For dentists, yoga is a perfect antithesis to the contorted postures we encounter each day
For dentists, yoga is a perfect antithesis to the contorted postures we encounter each day and to the mounds of up and down mental stress we experience. It’s the antidote to the ‘on’ lifestyle we lead in our daily practices. It’s a place to shut off for a while and focus our minds on being rather than doing.
I should mention that yoga isn’t just yoga. There are many styles of yoga, such as iyengar, hatha, slow flow vinyasa… the list goes on. Experimenting with different kinds is necessary to find the right fit. I know several of my friends that said they tried it once and didn’t like it. I find this is often because they did not find a good instructor or did not find the right style. Learn from a yogi – someone who really knows the postures and the practice.
Now, almost 10 years after learning several yoga styles, I cannot imagine my dental life without this key practice management tool in my arsenal. I watch for vital physical indicators in my health as much as I watch for key performance indicators in my practice.
As dentists, we only have one body, and if it goes down, we are in trouble. I lecture about a technique called ‘mindfulness-based stress reduction’, a way of life I studied at Duke University’s integrative medicine programme. With my early yoga introduction, I easily soaked up these additional techniques to help other health professionals (and myself) learn how to last longer and better survive the up and down journeys we experience as dentists and dental professionals.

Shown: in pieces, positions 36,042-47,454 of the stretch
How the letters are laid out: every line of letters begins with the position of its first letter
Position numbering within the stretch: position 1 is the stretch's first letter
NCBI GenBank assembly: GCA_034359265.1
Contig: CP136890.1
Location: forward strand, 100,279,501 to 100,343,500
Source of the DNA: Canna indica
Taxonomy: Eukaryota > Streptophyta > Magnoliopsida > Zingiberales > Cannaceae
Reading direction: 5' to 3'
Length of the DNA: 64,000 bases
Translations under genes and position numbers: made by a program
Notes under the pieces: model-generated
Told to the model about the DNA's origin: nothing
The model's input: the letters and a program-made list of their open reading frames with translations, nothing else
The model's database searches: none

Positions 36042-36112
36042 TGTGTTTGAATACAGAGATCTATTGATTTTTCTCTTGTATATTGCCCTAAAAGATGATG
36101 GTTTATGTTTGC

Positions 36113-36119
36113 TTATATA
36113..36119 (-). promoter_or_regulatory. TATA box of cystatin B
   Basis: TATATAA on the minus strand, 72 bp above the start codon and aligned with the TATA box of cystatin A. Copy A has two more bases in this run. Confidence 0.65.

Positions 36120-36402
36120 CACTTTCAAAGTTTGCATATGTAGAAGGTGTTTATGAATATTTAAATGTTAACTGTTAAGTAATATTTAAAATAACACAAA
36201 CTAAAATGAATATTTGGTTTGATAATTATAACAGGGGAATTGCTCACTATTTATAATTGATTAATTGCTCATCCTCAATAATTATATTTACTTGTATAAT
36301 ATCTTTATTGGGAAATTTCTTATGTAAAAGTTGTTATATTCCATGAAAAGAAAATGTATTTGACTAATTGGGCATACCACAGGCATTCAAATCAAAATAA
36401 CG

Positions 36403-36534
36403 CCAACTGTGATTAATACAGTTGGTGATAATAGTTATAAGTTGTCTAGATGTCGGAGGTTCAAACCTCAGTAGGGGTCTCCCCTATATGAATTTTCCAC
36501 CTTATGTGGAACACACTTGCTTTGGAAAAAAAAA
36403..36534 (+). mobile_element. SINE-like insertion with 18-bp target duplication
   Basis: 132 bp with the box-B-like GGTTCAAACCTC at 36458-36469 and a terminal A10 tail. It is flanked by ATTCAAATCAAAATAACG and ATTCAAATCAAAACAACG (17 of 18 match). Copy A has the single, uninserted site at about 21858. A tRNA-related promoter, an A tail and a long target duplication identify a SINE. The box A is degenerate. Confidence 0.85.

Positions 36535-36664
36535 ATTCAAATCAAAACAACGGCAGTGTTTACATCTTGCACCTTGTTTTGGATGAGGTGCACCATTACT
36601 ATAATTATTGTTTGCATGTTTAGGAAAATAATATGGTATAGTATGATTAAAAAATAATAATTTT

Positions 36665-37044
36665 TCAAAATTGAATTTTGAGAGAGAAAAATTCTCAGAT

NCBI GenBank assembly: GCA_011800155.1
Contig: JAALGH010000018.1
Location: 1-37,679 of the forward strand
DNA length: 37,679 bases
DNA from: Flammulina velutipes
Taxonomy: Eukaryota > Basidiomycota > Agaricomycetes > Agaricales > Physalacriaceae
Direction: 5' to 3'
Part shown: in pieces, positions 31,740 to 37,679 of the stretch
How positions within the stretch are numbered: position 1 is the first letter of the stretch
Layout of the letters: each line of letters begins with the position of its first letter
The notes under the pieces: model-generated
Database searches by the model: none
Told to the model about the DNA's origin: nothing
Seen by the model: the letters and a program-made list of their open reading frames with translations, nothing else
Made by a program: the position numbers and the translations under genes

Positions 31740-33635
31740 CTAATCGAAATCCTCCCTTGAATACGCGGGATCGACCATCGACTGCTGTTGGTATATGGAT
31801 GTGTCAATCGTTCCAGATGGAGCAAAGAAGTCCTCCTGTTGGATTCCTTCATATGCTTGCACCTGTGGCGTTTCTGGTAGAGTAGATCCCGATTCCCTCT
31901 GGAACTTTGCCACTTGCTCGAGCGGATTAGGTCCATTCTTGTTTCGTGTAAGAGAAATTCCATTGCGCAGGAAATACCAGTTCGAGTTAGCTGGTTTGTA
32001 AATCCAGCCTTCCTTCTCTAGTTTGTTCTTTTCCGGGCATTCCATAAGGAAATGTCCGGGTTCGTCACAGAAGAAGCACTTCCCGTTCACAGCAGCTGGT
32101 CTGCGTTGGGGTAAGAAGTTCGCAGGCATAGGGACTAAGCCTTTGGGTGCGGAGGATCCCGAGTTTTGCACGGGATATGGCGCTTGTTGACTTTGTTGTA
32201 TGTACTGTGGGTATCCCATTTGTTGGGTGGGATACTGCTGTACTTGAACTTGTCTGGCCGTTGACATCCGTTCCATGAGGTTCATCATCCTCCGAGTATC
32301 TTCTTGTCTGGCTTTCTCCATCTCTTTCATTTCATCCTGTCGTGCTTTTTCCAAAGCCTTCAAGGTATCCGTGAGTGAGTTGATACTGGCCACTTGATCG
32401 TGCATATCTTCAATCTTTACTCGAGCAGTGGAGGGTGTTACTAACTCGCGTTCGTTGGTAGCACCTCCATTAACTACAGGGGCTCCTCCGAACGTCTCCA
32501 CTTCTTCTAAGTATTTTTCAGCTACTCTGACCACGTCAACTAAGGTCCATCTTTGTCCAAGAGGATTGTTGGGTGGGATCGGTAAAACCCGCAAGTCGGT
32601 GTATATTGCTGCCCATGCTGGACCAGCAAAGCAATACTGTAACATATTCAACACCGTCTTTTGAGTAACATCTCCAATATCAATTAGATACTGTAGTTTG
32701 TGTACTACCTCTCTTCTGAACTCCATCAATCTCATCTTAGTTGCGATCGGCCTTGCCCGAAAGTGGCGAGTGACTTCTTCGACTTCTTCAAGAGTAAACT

In dental school, we learn how to do more, study more, give more, and be more
In dental school, we learn how to do more, study more, give more, and be more. It can be exhausting. If we never learn how to take care of our mental and physical needs as well, the practice of dentistry can be physically painful and mentally unsatisfying.
Learning how to manage our stress is the single most important thing we can do for ourselves. It helps us at home with our families, and it helps us be better practitioners for our patients. It helps us enjoy the days more, and it helps us remain in practice longer.
All of these things lead to a more peaceful and profitable way to end our days. If you haven’t found a way to consistently manage the stress in your life, consider a mind slowing activity like I did.
Dr Lisa Knowles is a practising dentist in Michigan, USA. She graduated from Alma College as a communication major and then went on to the University of Michigan School of Dentistry to complete her doctorate of dental surgery degree. She lectures internationally on topics ranging from mindfulness-based stress reduction to eco-friendly dentistry practices – all with a common core theme of helping dental professionals have more peace and profitability in their practice of dentistry. Follow her blog and Thirsty Thursday tips at Beyond32teeth.com. Contact her at firstname.lastname@example.org.